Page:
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Jaguar I-Pace hands-on – Real-world range and charging times

The all-electric Jaguar I-Pace is a viable car for early adopters in South Africa as, even without a home charger, you can still complete your daily chores with plenty of range to spare.

This Jaguar is the only electric vehicle (EV) I have driven for longer than 30 minutes, and during the first day or two, I too had range anxiety creeping up in the back of my mind.

As such, from the first charge I kept a detailed logbook of how far I drove and how long the charging cycles took, and by the end of the review period I was confident enough in Jaguar’s EV that I would even consider it as a replacement to my diesel sedan, if I had R2,029,800 to spend.

Charging challenges

Jaguar dropped off the I-Pace on a Friday morning with around 90% left on the battery, and I had my fun with it before recording any consumption figures as the initial excitement of driving an EV is rather tough on its range.

On Saturday afternoon after well over 150km covered, it was time to put the first public charger to test.

Initially, I drove to the nearest Jaguar-Land Rover dealership, which happens to be close to the gym, with a plan of letting the EV power up while I do the same.

The dealership was closed and I was informed by the security guard that no charging may take place outside of trading hours even though we were standing next to a 22kW charger in the outside parking lot that brightly displayed “Ready”.

GridCars’ charging map came to the rescue and showed that another 22kW plug was right across the road in the parking lot of a major shopping mall.

I located the unit and a Volvo XC90 T8 was already filling up on the one side. The other side was unoccupied but the RFID sensor that scans the payment card was smashed and it was therefore unusable.

GridCars then showed a Jaguar Powerway charger located in an adjacent shopping centre that I hadn’t tried before.

Here, I plugged in the I-Pace, the card registered instantly, and the EV was charging.

The Jaguar-branded plug was the most powerful charger in my area, putting out a healthy 60kW DC current that took the I-Pace from 19% to 87% in one hour and 29 minutes, effectively adding 276km of range.

But now the Jaguar was charging at a location that wasn’t very close to where I first wanted to be, and I had to decide between walking the few kilometres to the gym or going to a restaurant while waiting for the car to charge, which wasn’t a tough choice, but not one I planned on having to make.

After this, I only used the 2.4kW charging cable that is compatible with standard wall plugs from Sunday through Tuesday evenings to keep the range at a reasonable level, and I was surprised at just how well even this minuscule current can keep the EV charged up and ready for my everyday commutes, which are never under 50km.

The keen eye might notice that from Saturday to Sunday I covered 173km while the range went down by 273km. This was when the Jaguar handled four passengers, climate control, heated seats, and mainly long stretches of highway from morning to afternoon.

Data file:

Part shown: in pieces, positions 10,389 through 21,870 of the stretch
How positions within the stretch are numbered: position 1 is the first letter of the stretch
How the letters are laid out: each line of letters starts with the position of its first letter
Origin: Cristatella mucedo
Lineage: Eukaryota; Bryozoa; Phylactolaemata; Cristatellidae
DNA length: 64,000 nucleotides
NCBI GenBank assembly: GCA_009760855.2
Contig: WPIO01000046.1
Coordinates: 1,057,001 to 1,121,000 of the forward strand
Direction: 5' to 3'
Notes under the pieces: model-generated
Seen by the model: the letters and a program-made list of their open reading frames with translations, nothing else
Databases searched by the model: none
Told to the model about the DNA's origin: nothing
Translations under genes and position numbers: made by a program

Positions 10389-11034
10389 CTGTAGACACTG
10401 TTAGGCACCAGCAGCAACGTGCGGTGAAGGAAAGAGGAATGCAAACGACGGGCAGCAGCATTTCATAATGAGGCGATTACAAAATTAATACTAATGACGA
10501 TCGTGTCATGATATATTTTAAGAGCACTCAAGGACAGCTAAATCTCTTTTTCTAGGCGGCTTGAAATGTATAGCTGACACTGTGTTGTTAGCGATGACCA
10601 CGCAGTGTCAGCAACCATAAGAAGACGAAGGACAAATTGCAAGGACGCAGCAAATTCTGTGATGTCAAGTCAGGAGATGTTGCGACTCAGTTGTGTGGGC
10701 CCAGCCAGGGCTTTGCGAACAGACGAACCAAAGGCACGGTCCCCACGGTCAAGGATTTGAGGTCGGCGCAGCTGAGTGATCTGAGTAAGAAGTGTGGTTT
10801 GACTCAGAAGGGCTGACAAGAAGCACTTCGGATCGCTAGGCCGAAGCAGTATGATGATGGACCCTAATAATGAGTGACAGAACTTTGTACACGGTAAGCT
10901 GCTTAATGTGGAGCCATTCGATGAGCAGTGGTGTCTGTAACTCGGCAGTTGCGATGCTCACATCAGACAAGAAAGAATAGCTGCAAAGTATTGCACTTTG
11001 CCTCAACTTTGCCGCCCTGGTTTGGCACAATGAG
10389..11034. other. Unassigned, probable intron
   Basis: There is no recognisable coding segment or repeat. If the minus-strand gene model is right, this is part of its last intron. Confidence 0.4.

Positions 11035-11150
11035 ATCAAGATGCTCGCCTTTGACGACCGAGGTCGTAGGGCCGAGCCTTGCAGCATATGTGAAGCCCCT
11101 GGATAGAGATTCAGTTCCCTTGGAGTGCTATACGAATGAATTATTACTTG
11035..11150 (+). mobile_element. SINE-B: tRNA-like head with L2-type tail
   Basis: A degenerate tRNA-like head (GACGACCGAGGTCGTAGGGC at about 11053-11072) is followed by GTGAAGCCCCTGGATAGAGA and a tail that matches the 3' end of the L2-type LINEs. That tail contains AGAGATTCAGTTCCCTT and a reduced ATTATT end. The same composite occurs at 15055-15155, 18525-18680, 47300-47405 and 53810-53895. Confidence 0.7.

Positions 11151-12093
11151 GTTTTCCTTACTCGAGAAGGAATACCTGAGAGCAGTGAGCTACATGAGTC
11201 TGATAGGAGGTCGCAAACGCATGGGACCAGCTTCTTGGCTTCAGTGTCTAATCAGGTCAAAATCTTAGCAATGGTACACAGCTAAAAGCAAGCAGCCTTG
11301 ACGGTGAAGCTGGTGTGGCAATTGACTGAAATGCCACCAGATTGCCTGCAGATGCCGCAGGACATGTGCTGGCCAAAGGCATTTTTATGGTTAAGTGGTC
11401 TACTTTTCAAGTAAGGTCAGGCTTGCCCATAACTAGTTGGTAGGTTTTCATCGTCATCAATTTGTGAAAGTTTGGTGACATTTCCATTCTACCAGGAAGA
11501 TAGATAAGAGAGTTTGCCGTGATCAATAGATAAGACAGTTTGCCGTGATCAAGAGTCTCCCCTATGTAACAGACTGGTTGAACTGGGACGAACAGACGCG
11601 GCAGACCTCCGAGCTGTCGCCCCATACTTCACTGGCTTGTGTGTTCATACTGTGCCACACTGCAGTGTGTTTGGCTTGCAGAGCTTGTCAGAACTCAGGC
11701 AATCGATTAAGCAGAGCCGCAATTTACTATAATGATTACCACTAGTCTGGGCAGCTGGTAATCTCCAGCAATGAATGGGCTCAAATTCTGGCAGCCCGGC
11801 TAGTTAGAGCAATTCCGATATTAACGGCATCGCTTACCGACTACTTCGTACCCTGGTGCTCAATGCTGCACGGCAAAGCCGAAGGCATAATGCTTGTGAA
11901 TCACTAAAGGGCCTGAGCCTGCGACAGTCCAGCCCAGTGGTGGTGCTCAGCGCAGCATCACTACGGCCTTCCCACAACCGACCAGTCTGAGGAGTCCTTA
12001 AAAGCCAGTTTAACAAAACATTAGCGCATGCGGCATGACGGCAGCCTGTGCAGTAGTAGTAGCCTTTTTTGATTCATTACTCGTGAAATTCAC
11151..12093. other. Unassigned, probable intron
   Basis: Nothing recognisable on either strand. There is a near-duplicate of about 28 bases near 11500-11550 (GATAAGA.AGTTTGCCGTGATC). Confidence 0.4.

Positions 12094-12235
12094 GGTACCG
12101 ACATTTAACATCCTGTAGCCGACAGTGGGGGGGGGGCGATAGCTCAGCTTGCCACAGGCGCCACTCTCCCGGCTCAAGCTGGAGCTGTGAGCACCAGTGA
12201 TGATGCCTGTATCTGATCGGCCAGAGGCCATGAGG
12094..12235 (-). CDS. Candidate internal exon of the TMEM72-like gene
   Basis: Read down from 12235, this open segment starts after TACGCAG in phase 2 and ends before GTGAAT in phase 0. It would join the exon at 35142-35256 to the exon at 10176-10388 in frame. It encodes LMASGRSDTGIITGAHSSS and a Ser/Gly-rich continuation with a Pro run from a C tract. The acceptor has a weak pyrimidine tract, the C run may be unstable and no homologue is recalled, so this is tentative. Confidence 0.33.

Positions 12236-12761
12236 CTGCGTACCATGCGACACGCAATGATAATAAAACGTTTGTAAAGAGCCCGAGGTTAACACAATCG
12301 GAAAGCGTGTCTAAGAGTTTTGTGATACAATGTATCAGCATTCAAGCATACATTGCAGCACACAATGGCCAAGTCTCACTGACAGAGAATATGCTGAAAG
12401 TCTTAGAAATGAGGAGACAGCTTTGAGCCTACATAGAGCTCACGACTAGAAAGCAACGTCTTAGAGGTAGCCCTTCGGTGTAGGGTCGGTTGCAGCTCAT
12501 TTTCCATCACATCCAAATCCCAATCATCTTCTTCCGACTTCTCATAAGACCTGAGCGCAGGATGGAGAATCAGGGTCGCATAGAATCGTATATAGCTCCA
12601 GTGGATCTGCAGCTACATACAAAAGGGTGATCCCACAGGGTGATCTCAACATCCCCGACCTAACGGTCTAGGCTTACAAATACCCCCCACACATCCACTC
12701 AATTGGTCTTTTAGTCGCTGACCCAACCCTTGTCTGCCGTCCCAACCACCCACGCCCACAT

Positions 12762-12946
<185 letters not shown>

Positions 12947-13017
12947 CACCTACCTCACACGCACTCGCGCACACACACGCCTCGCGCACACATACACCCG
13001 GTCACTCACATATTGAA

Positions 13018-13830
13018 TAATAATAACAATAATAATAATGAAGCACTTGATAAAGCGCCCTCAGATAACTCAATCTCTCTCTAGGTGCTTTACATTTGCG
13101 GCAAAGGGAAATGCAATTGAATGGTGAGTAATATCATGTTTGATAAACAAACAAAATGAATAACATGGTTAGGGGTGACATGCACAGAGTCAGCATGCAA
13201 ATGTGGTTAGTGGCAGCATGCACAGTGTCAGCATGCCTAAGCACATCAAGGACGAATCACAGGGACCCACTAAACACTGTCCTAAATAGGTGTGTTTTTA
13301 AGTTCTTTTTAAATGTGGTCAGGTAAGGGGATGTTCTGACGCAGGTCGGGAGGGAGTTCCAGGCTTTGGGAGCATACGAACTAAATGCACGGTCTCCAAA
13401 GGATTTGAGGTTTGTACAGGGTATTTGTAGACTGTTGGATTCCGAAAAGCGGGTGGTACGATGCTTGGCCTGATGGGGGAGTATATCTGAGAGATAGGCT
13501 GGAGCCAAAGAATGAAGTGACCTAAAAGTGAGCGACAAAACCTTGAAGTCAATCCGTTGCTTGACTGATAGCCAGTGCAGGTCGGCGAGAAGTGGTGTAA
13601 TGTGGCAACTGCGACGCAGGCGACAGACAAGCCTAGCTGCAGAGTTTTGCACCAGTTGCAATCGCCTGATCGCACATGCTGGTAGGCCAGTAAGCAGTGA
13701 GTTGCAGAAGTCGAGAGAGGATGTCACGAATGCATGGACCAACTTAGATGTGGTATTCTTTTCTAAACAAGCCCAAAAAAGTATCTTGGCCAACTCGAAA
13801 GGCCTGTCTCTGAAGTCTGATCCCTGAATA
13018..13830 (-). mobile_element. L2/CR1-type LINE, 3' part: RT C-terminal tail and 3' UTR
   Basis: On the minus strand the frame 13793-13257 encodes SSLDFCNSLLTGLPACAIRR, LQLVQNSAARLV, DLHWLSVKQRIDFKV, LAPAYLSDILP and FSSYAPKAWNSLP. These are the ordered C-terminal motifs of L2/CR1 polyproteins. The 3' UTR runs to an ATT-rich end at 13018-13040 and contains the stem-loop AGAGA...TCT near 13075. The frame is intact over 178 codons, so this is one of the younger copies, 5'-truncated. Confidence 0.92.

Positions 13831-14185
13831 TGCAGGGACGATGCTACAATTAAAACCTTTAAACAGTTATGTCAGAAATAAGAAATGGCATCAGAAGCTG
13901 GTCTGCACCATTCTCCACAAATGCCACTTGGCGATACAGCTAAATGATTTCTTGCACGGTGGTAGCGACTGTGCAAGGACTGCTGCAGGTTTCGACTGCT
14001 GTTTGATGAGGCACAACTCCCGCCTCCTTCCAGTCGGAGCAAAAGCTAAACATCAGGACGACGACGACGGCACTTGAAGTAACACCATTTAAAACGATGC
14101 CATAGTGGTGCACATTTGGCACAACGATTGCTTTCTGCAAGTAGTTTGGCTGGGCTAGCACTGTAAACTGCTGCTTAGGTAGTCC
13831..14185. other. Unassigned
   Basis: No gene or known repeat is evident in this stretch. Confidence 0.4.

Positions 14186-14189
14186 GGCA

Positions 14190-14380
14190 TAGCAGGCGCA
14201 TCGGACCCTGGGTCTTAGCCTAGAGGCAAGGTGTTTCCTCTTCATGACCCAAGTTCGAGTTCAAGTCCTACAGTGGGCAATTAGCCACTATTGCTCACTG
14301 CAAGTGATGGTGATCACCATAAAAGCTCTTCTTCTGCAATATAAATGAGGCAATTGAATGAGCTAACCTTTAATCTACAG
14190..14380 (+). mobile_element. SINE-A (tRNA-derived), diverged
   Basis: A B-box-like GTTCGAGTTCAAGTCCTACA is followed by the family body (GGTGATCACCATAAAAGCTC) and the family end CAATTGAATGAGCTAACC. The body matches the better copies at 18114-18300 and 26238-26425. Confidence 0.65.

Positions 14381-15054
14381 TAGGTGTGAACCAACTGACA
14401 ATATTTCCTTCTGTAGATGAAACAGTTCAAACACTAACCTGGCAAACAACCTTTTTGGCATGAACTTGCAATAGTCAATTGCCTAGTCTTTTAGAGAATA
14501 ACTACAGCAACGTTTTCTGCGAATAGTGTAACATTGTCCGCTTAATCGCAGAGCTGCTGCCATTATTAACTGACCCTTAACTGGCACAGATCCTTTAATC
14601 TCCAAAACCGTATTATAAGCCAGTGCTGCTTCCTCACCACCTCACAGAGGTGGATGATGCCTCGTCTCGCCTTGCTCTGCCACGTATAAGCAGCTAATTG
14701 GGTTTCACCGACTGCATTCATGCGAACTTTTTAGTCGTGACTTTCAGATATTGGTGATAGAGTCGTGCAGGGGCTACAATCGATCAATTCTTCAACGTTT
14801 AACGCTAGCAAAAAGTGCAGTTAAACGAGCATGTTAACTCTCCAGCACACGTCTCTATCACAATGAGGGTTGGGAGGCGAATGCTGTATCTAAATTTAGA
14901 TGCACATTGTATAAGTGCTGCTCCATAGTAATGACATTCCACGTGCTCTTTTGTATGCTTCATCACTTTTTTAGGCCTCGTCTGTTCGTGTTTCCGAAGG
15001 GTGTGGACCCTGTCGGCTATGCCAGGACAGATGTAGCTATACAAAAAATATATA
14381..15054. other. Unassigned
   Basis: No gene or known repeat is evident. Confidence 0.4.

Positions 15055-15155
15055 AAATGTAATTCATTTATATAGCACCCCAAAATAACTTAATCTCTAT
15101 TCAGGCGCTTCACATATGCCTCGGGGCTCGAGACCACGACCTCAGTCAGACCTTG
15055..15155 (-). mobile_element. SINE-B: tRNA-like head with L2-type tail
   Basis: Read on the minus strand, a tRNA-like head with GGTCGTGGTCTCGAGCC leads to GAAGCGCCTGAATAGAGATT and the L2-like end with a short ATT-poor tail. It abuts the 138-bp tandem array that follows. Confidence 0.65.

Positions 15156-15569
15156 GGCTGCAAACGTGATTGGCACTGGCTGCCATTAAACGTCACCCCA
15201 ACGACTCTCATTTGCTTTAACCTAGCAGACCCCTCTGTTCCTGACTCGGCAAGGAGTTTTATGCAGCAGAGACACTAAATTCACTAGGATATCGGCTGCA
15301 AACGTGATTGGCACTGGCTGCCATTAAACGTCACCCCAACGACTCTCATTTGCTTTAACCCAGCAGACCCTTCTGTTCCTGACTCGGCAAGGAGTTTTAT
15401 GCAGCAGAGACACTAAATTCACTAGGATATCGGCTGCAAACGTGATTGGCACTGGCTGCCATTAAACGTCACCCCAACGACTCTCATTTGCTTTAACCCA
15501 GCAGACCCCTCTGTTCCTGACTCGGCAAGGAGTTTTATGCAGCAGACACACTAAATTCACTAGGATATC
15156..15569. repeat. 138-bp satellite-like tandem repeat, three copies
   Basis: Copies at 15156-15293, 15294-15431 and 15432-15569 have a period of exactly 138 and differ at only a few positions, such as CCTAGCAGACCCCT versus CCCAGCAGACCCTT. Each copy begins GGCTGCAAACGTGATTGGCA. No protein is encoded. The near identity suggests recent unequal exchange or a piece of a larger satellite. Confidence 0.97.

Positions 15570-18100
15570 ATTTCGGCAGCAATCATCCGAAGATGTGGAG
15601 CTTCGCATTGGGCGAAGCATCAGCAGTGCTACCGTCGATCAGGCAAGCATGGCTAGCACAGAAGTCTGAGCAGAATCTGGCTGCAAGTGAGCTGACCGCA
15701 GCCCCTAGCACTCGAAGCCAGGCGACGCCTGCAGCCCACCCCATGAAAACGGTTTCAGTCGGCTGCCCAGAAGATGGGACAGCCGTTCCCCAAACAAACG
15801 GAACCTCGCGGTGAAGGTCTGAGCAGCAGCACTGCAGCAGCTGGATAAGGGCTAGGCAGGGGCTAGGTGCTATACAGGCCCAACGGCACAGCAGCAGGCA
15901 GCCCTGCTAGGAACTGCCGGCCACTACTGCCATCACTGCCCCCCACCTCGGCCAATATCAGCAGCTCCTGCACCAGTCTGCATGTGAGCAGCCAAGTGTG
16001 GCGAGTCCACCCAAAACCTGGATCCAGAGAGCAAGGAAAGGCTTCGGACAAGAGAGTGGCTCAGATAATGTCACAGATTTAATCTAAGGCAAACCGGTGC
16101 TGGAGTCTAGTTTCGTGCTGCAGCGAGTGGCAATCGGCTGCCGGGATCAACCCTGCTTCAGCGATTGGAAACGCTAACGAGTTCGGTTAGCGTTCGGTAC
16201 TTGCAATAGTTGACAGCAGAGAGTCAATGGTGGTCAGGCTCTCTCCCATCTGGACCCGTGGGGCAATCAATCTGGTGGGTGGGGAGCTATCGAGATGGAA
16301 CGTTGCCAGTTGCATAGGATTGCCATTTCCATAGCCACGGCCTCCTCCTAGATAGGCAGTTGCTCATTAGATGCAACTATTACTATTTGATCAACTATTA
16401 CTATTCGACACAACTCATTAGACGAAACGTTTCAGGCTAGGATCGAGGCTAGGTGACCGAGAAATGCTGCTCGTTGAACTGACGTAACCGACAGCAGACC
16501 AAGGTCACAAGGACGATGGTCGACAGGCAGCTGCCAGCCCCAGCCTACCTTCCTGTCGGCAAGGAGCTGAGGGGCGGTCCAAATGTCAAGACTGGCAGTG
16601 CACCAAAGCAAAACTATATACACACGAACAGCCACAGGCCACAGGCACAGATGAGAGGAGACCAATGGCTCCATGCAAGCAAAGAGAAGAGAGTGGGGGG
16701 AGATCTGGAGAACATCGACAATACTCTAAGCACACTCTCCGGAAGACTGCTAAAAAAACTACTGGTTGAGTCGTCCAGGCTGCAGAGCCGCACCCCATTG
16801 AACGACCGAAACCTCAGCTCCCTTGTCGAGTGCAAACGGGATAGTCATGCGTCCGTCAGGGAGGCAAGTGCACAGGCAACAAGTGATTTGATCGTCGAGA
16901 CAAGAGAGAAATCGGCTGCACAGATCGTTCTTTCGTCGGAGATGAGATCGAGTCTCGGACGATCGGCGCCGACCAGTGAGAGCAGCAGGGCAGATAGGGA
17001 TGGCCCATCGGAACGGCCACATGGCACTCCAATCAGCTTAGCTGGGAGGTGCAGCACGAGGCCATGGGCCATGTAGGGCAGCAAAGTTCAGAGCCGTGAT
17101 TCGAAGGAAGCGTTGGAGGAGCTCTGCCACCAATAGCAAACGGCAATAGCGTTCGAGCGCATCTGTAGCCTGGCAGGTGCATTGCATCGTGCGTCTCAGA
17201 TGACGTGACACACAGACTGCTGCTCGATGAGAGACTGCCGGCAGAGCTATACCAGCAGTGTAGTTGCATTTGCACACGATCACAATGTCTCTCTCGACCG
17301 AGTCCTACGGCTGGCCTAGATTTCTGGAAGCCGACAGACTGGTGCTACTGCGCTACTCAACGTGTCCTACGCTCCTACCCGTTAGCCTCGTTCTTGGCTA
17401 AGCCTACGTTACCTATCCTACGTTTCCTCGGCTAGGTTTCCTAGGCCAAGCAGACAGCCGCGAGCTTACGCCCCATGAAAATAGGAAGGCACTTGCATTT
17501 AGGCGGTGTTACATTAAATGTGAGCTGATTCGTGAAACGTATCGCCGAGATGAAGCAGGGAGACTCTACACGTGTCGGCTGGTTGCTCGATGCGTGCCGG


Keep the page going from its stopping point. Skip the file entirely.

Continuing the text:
AutoTrader has before concluded that this is when an EV is at its least efficient – on the open road.

The table below details every time I charged the Jaguar I-Pace EV400 AWD S Black with its 90kWh battery pack.

Time Odometer Plug in (Range) Current Time elapsed Plug out (Range)
Saturday 16:22 2,503km 19% (66km) 60kW DC 01h29m 87% (342km)
Sunday 18:16 2,676km 21% (69km) 2.4kW AC 12h09m 51% (174km)
Monday 18:03 2,726km 38% (130km) 2.4kW AC 12h20m 66% (245km)
Tuesday 18:09 2,789km 48% (165km) 2.4kW AC 12h13m 75% (288km)

EVs in South Africa

For the unprepared, like myself, spending a few days with an EV in South Africa can be nerve-wracking as you’re not always assured where your next charge will come from.

However, bear in mind that as EV ownership goes, I was in the worst-case scenario as I had no home charger installed and have never used any public charging infrastructure before the moment where I was stuck with an electric Jaguar on 19%.

For the average owner, they can charge their vehicles from 0-100% in 12 hours on the 7.4kW wallbox that comes with the purchase of an I-Pace, perfect for starting every morning with over 400km in the tank.

I wouldn’t advise you use an EV for the long road just yet, but for the majority of motorists’ everyday needs 400km is plenty, and they will never again have to squeeze in an emergency trip to the petrol station while they’re already running late.

The powerful (294kW/696Nm) electrical underpinnings in this Jaguar will also assure that you get to your destination faster than with most other cars.

As with any other vehicle, though, the I-Pace depletes range quite quickly when it’s fully loaded and systems like climate control and seat heating are in use, but as my experience has shown, it can also be highly efficient and with regenerative braking, it can even add bits of range while you drive.

Another benefit of EVs is that, had I not made an effort to look for the charging stations, I probably would not have stumbled across the only – as far as we know – Tesla Model 3 in the country.

Jaguar I-Pace EV400 AWD S Black


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